10. 10. The U.S. NGL MarketThe Market Players While some of the major in- Over the past two years, NGLs have played a par-tegrated oil companies have NGL operations, the ticularly important role in driving the economics ofNGL market is dominated by a number of less-famil- natural gas production. With prices for dry gas hov-iar companies, which own much of the processing, ering above $3/MMBtu—and, at one point in 2012,fractionation, pipeline, and storage capacity. These even dropping below $2/MMBtu—producers havecompanies include Enterprise Product Partners, moved rigs to wetter plays, where they can produceDCP Midstream, Targa Resources, Williams Compa- higher-value NGLs as well as dry gas. Traditionally,ny, and OneOK. NGL prices track oil prices because the primary con- sumers of NGLs—petrochemical producers, homeFundamentals of the NGL Market NGL pricing and commercial heating, and gasoline mixing—areis cyclical. As the primary consumer of NGLs, the able to use refined petroleum products (such aspetrochemical industry is an integral factor in de- naphtha and fuel oil) as substitutes. By maintainingtermining prices, particularly in the case of ethane, demand for ethane and propane, consumers havewhich represents roughly 40% of the NGL stream. helped maintain domestic gas production.Industrial consumers bid for NGLs de-pending on the difference between the Figure 8: Economics of NGL productionprice of NGLs and the price of gas, also Gas supply Fewer NGLsknown as the “spread.” During periods decreases are processedof strong industrial-sector demand, thespread increases and gas processors NGL pricescontinue to pull ethane out of the nat- EP shut-ins increaseural gas stream. As NGL production in-creases, prices for NGLs come down andit is more economic for gas processorsto leave ethane in the gas stream, a pro- Gas prices Ethane economic to process -cess known as “ethane rejection.” Leav- decrease more ethane produceding ethane in the gas stream increasesthe physical volume of natural gas, put-ting downward pressure on prices and Ethane production decreases / gas Too much ethane -reducing gas—and NGL—production. prices decrease supply increasesDeclines in NGL production leads to an Ethaneincrease in prices, and the trend repeats rejectionitself (see Figure 8). Source: Tudor Pickering Holt, Brookings Bro o k i n gs Nat u ra l Gas Tas k Fo rc e Issue Brief 1: Natural Gas Liquids 10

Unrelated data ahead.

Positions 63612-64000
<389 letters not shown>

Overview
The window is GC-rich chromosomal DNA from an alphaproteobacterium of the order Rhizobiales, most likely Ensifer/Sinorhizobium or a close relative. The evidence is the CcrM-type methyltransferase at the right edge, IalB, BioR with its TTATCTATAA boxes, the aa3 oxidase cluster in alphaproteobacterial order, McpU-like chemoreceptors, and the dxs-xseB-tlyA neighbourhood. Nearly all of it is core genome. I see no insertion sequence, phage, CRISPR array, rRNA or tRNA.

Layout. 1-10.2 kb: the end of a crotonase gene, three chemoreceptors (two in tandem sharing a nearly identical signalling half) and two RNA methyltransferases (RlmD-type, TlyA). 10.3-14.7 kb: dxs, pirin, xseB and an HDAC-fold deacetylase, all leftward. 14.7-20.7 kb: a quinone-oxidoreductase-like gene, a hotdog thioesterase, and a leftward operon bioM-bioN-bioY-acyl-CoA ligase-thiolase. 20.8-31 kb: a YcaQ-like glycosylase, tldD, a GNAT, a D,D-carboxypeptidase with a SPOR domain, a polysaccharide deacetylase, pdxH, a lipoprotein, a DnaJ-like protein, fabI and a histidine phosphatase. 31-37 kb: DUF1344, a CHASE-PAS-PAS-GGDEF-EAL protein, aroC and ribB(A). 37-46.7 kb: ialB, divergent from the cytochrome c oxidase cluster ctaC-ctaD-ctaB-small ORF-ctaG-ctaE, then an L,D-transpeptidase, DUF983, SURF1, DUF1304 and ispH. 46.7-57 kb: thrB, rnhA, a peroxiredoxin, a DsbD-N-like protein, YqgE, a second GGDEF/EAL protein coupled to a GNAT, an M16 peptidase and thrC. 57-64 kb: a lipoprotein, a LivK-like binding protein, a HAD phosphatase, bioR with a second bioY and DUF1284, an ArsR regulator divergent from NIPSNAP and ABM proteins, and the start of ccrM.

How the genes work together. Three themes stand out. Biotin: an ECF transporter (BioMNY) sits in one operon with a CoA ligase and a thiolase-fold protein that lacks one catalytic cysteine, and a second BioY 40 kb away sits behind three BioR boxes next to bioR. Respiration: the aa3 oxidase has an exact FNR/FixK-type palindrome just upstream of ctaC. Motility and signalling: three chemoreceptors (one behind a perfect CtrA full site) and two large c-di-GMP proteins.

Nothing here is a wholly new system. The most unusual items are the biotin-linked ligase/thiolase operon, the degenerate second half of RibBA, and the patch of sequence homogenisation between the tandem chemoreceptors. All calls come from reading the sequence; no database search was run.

11. 11. Figure 9: NGL Production and Ethane and Propane Prices, Feb 2010-November 2012 180 3000 160 2500 140 120 2000 Ethane Price (LHS) 100 1500 Propane Price (LHS) 80 60 1000 NGL Production (RHS) 40 500 20 0 0 Feb 2010 May 2010 Aug 2010 Nov 2010 Feb 2011 May 2011 Aug 2011 Nov 2011 Feb 2012 May 2012 Aug 2012 Nov 2012Source: EIA, BloombergAs Figure 9, illustrates, NGL prices have come un- source of heating fuel, which accounts for over halfder downward pressure since the increase in NGL of propane consumption. As a result, propane de-production. Declining NGL prices have encouraged mand peaks in the winter and troughs in the sum-drillers to divert rigs away from NGLs to crude oil mer, leaving the petrochemical sector dependent onplays instead. Owing to this shift, it is likely that NGL a far more variable will be driven by oil production as opposed tojust gas production. The NGL market is facing a glut of supply in the coming years. Although traditional NGL economicsAs ethane prices remain low, more gas processors would suggest that a prolonged period of low NGLare leaving ethane in the gas stream and remove prices would result in a shortage of ethane, improve-only the heavier liquids, such as propane. Some in- ments in the efficiency of shale gas production havedustrial consumers are responding to this by con- maintained gas and liquids production despite asuming propane instead of ethane in their facilities. diversion of rigs to crude oil plays. With large NGL(This is only an option for petrochemical producers volumes expected to enter the market in the comingthat have made upfront investments in flexible fa- years, it is more likely that demand will not be ablecilities that can process either feedstock.) However, to keep pace with supply rather than the other wayunlike ethane, which is consumed almost exclusive- by the petrochemical sector, propane is a major Bro o k i n gs Nat u ra l Gas Tas k Fo rc e Issue Brief 1: Natural Gas Liquids 11